The ice inside Elgar Petersen Arena in Humboldt, Sask., is gone. This community’s central gathering place, home of its Humboldt Broncos, sits empty.
Spring hockey camps have been cancelled due to COVID-19. The novel coronavirus also forced the cancellation of Monday’s public service marking the two-year anniversary of Broncos bus crash.
“Hockey’s on the back burner. Everybody’s lives are more important than the game of hockey right now,” Broncos head coach Scott Barney said.
“But we haven’t forgotten. We’ll never forget.”
The need for physical distancing hasn’t stopped families and city officials from finding other ways to honour the 16 people who died and the 13 who were injured after a bus taking the Humboldt Broncos junior hockey team to a playoff game collided with a transport truck at a rural intersection in Saskatchewan on April 6, 2018.
On Monday afternoon, a guest book will be available on the city’s website. The city’s Facebook page will go live at 4:50 p.m. CST, the exact time of the 2018 crash, to show the bells of St. Augustine Church ringing, followed by a minute of silence.
‘We had to scale things back’
Mayor Rob Muench said they’re doing their best to come together, even if it’s online.
“We had to scale things back, but we’re remembering those whose lives were lost or changed forever,” Muench said.
The streets of the central Saskatchewan city of 6,000 won’t be completely empty.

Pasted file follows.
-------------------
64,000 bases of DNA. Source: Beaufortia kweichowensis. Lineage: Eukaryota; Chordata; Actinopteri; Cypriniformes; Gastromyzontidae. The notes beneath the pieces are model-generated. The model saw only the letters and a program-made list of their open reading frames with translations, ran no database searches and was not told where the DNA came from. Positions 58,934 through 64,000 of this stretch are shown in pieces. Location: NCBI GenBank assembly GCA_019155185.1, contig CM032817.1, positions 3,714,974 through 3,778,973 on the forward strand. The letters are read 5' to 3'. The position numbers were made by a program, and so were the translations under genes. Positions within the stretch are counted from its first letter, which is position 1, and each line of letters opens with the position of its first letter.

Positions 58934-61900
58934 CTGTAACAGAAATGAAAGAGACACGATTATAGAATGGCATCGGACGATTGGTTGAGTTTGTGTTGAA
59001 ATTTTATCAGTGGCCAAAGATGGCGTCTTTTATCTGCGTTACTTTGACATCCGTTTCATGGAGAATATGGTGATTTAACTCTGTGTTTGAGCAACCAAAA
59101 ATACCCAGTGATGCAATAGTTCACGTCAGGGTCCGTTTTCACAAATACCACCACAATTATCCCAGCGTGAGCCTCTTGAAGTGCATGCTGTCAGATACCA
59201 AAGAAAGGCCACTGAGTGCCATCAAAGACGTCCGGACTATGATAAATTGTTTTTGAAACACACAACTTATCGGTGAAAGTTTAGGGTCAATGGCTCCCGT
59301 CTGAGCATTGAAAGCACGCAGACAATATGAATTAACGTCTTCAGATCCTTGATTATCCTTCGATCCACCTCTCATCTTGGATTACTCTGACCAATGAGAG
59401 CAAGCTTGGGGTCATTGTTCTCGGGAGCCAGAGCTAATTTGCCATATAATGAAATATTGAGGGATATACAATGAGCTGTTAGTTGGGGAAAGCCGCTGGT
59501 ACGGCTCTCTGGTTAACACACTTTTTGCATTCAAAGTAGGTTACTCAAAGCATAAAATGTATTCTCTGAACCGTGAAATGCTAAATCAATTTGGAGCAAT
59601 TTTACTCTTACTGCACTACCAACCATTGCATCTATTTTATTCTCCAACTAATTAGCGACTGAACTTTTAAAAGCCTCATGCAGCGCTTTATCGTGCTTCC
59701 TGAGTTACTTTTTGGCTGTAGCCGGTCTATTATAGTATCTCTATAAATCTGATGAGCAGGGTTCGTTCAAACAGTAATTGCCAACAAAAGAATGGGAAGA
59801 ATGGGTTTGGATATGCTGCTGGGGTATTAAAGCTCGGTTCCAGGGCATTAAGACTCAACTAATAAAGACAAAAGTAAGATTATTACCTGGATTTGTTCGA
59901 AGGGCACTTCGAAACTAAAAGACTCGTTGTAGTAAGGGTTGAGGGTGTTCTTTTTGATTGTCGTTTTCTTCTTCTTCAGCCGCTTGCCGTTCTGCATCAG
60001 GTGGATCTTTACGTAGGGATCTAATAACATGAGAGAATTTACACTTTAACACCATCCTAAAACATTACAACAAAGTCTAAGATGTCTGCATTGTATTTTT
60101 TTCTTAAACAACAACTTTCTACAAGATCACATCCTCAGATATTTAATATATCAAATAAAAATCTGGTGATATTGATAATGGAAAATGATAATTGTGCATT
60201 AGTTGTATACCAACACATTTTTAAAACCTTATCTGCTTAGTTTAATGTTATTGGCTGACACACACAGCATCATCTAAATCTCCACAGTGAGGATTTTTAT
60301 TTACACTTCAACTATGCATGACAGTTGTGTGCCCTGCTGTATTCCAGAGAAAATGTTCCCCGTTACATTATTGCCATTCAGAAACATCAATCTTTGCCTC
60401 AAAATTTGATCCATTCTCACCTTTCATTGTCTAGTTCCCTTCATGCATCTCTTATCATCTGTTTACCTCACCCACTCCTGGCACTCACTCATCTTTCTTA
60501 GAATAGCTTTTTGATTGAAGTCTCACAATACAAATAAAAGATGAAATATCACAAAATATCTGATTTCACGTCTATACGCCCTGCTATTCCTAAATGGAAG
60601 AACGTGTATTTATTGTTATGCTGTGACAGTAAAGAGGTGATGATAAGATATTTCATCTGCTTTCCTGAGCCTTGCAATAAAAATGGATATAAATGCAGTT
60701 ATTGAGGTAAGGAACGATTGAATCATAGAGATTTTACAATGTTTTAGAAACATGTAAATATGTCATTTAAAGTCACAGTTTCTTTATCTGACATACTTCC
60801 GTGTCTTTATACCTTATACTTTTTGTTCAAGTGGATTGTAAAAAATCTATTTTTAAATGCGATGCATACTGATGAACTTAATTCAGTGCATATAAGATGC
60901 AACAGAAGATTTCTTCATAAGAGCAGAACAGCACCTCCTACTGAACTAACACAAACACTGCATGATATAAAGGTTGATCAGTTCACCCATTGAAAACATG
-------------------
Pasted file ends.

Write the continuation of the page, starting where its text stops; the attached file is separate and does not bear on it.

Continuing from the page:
Rene Cannon and her family billeted three of the players in their home that year. Adam Herold and Logan Hunter were killed in the crash. Xavier Labelle was severely injured.
On Monday afternoon, Possberg will drive around, stopping outside each billet house. From a safe distance, she’ll take pictures of each family standing on their front step in Broncos jerseys.
Cannon will compile the photos and send the online album to the 29 Broncos families across Western Canada.
Cannon said she considers those three young men members of her own family. She wanted to do something special.
“It is going to be an incredibly difficult day. We think about our boys every single day,” Cannon said.
Scott Thomas, who lost his son Evan in the crash, said his family is anxious to see the photos of the Humboldt billet parents.
Thomas said he and his family also plan to take part. They’ll ask a neighbour to take their picture on their porch and will add it to the others.
“It just really makes you realize how precious life is and how it can be taken from you any time. I’m hugging my daughter a lot more,” Thomas said.
The Thomas family plans to fire up the barbecue Monday and prepare Evan’s favourite meal of steak, baked potatoes and a light beer.
“This one is definitely more sombre. It could be the (coronavirus) situation. We’ve got nothing but time,” Thomas said. “But it’s pretty real that he’s not coming home.”